I, it appears however, am in the minority, given yesterday's news, which could see more than 4,000 people lose their jobs.
On the busiest weekend before Christmas I suffered the crowds on London's Oxford Street just to visit HMV's flagship store. I wanted to buy my father a couple of CDs. He's a jazz and opera fan, you see, and I was after inspiration. Yes I could have gone to Amazon, the Attila of the retail world, or to Tesco, Brutus to HMV's Caesar.
But I didn't want to know what others who had a similar taste had previously purchased, and I didn't want the most popular choice of the day. I wanted an expert to talk to me about an area in which my knowledge is limited and who could advise me after asking the right questions.
I have always enjoyed visiting HMV. Of course, it will be argued, it's my age. After all, I still have vinyl at home and, despite the occasional foray onto Spotify, I prefer to chuck a CD into the player. Yup, I'm not the future and it is true HMV, like many other retailers, has been slow to realise that and to change.
But I just can't get excited about a digital purchase in the same way as a physical one. Just as the thrill of going to the cinema still makes it feel 'a night out' to me, so perusing CDs in a store, unsure which one I will buy, talking to the staff, making that purchase and then listening to it at home and discovering my favourite song is not one of the ones I have already heard but something that would probably have made a B side at best in the olden days, gives me a sense of excitement and satisfaction. I remain to be convinced you get the same online.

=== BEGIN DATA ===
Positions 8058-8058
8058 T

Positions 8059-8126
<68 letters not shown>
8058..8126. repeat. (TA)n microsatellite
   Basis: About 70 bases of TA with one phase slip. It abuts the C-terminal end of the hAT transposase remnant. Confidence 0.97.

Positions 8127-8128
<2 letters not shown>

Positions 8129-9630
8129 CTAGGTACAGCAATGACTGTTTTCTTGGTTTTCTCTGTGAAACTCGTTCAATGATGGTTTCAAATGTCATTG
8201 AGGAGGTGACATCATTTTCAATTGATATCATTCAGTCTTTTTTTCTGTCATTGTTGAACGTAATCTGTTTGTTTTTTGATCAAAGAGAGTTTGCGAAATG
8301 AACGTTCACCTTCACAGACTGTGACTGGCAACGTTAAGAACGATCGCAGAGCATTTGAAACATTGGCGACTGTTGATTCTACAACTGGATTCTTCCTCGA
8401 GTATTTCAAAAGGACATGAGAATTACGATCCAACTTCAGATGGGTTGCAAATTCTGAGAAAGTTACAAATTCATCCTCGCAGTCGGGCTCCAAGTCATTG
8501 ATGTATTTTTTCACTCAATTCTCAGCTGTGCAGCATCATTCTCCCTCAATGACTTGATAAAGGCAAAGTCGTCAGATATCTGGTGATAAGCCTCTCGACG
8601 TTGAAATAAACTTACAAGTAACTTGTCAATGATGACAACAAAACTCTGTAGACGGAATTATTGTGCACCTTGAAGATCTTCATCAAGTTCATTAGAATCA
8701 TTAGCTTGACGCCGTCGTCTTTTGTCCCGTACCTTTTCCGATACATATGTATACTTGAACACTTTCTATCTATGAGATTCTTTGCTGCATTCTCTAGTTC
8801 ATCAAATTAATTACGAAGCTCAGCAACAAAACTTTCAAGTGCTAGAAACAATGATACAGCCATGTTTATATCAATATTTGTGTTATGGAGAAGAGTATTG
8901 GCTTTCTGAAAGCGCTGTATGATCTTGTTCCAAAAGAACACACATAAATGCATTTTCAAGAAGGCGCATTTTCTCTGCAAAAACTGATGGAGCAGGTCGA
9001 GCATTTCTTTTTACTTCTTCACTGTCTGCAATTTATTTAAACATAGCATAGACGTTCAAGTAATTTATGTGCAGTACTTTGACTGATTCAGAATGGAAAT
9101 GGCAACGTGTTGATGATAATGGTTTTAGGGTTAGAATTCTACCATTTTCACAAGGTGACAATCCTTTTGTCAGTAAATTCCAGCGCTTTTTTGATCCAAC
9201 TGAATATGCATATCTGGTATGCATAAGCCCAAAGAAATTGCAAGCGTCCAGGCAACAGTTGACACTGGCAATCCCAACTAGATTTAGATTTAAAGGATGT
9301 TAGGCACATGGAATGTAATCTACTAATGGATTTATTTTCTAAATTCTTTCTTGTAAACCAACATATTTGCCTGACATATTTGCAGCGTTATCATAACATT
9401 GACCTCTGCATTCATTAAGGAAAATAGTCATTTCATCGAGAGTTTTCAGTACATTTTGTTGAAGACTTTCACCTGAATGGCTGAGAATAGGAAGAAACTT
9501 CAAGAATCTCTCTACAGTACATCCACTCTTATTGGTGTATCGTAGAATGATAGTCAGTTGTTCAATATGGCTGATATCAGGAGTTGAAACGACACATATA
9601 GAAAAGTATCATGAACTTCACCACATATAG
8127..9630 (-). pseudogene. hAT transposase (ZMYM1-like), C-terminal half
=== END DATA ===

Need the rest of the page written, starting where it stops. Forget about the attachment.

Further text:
Business is not there to satisfy little ole me, unfortunately, but its stakeholders. And consumers have voted with their feet and purses (or should I say credit cards), preferring digital downloads and Amazon, so shareholders have finally pulled the rug from under HMV.
Many of us saw it coming as the company has struggled for years to adjust quickly enough to the changing environment. But, if the messages on Twitter are anything to go by, I'm not the only one to mourn its loss - and they aren't all 40-somethings. From Professor Green to Paloma Faith there was a genuine sadness at yesterday's news.
Administrator Deloitte will now seek a buyer and the stores will continue to trade during this process. Reports already show strong interest and the HMV brand certainly has currency. A slimmed down high street presence may result, or it could go the way of Woolworths and MFI, with the brand name remaining online.
Either way, though, this is bad news for employees, bad news for the high street, bad news for a British economy dependent on the service sector at a time we are talking about a triple dip recession, and I believe ultimately bad news for the consumer.
That's unless you are happy with a future dominated by a few global, often digital, brands who know everything about your life but don't pay appropriate UK tax; a future dominated by a residential-based or boarded up high street; a future where the opportunity for low-skilled people is even more limited than today; and a future where even the delight of meeting people shopping (yes, whatever you may think about it, physical shopping plays an important 'social' role in society, particularly for the elderly) has disappeared. As always, we will end up wishing we had done things differently when it's too late.